Motoring and the Semantics of Space in Early Twentieth-Century British Travel Writing
When, in the early twentieth century, British middle-class writers went on a tour in search of their country, travel writing not only saw the re-emergence of the home tour, but also the increasing appearance of the motorcar on British roads. With the travelogue playing the role of a discursive arena in which debates about automobility were visualized, the article argues that, as they went “in search of England,” writers like Henry Vollam Morton and J. B. Priestley not only took part in the ideological framing of motoring as a social practice, but also contributed to a change in the perception of accessing a seemingly remote English countryside. By looking at a number of contemporary British travelogues, the analysis traces the strategies of how the driving subjects staged their surroundings, and follows the authors' changing attitudes toward the cultural habit of traveling: instead of highlighting the seemingly static nature of the meaning of space, the travelogues render motoring a dynamic and procedural spatial practice, thus influencing notions of nature, progress, and tradition.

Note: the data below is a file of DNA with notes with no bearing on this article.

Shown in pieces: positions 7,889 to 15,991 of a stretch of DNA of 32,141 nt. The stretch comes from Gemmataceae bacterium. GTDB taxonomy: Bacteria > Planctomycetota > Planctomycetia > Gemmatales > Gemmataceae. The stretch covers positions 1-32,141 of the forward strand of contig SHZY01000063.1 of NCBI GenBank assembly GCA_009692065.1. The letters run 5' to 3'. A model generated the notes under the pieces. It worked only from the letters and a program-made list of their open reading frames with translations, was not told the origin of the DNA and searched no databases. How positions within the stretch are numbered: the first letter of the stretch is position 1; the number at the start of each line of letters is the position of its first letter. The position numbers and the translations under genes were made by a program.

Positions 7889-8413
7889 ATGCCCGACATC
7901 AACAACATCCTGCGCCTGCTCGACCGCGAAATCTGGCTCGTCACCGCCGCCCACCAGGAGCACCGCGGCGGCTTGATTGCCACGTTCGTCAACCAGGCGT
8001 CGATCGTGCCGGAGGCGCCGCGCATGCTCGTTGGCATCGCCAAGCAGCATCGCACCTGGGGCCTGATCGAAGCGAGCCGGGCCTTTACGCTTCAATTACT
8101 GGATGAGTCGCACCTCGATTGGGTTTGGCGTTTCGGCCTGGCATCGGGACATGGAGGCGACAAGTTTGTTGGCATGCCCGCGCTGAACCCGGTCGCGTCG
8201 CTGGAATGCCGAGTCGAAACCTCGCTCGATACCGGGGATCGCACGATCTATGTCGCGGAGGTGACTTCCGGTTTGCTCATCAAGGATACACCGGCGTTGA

spatial practice, thus interweaving time and space. As Lefebvre has noted: ‘Time is distinguishable but not separable from space’; indeed, it ‘is known and actualized in space, becoming a social reality by virtue of a spatial practice. Similarly, space is
Tahmineh Hooshyar Emami
in the form of direct translations from media representations to formal and geometrical, perceived and conceived spatial practices of hostility, hospitality, deterrence, or incarceration. Critical creative writing can once again be incorporated in the
Jaime Moreno Tejada
are established to transform potentially turbulent ecologies into friction-free surfaces and turn precarious links into resilient ones” (17). Strategies of interconnection “refer to the development of fixed architectures and spatial practices through